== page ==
• Consistency. Maintaining consistency reduces friction and keeps visitors focused on their goals.
  • Familiarity. Familiar breeds comfort. Don’t send users through a maze of puzzles. Make the road to conversion a comfortable journey.
  • Breathing room. White space around elements is important to draw a user’s attention to the content, thereby, improving readability.
  • Legibility. Because of limited space, it’s imperative that the text be readable at a typical viewing distance without zooming. A rule of thumb for ideal text size is 16 pixels.


2. Unique Illustrations — Optimize Branding

Slack made waves when it launched, not just with its simple communication functionality and sleek mobile design, but also by using an illustration (of a rooster crowing) versus a photograph. At a time when tips on taking great photos dominate the headlines, illustrations are making a powerful comeback from their historic heyday in the 1940s and ’50s. Today, Slack’s web designers continue to use illustrations in their content marketing efforts. hottest-website-design-trends-illustration

While photographs are still power visuals, illustrations offer several design advantages including:

  • Uniqueness. Stand out from the crowd with unique illustrations versus risking a been-there-seen-that photograph.
  • Flexibility. If you want to telegraph a specific visual image, it’s often easier to do it through the flexibility that illustrations allow versus trying to find the perfect photo.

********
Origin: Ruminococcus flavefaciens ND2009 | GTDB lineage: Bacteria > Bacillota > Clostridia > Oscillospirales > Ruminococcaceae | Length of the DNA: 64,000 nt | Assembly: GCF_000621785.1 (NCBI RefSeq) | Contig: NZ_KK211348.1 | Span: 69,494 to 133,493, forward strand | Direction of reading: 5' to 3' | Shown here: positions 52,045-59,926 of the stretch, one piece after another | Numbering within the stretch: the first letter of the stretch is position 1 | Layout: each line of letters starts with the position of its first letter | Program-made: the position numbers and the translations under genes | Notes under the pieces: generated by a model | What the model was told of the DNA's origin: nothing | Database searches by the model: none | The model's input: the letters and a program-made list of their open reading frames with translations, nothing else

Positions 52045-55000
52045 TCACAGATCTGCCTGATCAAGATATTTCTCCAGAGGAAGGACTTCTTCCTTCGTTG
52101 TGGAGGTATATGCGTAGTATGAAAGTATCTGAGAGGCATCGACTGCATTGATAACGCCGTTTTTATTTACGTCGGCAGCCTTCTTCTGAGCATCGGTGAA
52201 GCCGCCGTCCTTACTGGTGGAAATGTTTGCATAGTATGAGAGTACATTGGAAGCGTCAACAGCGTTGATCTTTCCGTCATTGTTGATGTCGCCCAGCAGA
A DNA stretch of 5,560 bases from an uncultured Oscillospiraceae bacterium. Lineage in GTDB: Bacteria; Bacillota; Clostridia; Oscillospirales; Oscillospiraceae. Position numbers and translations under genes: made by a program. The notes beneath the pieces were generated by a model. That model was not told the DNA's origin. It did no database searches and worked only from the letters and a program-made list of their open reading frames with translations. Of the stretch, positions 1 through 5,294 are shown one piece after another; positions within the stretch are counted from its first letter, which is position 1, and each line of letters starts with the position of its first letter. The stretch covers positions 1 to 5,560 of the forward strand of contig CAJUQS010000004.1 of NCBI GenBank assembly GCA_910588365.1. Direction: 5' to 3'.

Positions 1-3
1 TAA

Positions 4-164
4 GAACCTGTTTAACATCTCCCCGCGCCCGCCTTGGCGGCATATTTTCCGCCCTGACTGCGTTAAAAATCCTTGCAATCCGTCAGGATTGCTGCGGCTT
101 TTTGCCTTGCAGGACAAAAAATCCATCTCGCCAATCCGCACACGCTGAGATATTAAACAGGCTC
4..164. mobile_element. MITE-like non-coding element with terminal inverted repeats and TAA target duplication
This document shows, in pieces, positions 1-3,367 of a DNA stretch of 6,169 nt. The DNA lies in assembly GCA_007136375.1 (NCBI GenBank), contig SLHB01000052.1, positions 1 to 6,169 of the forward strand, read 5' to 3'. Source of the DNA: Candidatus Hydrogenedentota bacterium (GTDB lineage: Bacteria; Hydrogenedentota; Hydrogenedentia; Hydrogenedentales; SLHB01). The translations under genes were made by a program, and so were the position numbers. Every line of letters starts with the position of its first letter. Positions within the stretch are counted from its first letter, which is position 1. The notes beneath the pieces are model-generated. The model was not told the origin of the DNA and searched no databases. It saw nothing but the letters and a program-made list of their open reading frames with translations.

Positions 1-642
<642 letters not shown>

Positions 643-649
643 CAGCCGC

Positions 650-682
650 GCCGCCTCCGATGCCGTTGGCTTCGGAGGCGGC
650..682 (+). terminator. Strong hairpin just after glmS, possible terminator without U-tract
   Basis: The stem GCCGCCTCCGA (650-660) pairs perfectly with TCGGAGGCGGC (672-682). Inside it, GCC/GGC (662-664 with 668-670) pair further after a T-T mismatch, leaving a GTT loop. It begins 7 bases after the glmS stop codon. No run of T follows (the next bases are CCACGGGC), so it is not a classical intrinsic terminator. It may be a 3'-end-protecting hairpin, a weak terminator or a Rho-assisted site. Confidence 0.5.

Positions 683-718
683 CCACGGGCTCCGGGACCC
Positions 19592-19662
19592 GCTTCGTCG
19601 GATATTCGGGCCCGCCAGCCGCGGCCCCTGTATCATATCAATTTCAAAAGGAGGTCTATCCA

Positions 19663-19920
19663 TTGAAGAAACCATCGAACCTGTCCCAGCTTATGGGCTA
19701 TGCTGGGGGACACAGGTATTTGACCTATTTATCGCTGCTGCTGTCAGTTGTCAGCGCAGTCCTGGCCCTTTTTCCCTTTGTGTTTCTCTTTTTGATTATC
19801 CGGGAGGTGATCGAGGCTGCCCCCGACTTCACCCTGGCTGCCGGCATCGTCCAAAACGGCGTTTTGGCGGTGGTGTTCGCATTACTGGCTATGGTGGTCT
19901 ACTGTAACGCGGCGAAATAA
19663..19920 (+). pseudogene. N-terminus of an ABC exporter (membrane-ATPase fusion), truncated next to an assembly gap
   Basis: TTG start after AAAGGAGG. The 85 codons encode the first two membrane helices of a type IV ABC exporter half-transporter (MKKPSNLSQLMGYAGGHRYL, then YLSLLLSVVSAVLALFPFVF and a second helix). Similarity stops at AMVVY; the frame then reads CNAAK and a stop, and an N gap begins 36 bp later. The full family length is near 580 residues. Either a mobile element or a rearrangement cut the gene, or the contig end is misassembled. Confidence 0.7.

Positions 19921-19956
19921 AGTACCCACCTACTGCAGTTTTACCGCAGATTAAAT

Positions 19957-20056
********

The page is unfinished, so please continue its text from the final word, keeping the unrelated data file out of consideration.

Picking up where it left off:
• Creativity. Modify illustrations to suit preferences and needs, such as backgrounds and colors.
  • Consistency. Create a series of illustrations with the same style, colors, and design elements to build a brand image.


3. Minimalism — Less IS More

Synonymous with simplicity, minimalism removes the clutter that distracts visitors and keeps them focused on the steps you want them to take next. For example, on the Buffer for Business webpage, it’s easy to grasp the essential message and find the button to click for a free trial in this design.

Minimalism design tips:

  • Use fewer elements. Good design enables users to digest information in as short a time as possible. The fewer the interface design elements, the better.
  • Use fewer fonts. A minimal style needs to feature clean and readable typography. Develop a font palette with one or two type families.
  • Simplify the color palate. Along with black and white (or other neutrals), pick one color to drive the design. It can be bright or light and serve as anything from a background texture to accent.
  • Make navigation easy. A well-designed website provides the essential content required and makes navigation easy, contributing to positive user experience and higher page conversions.


4. Gradient Design — Color Optimization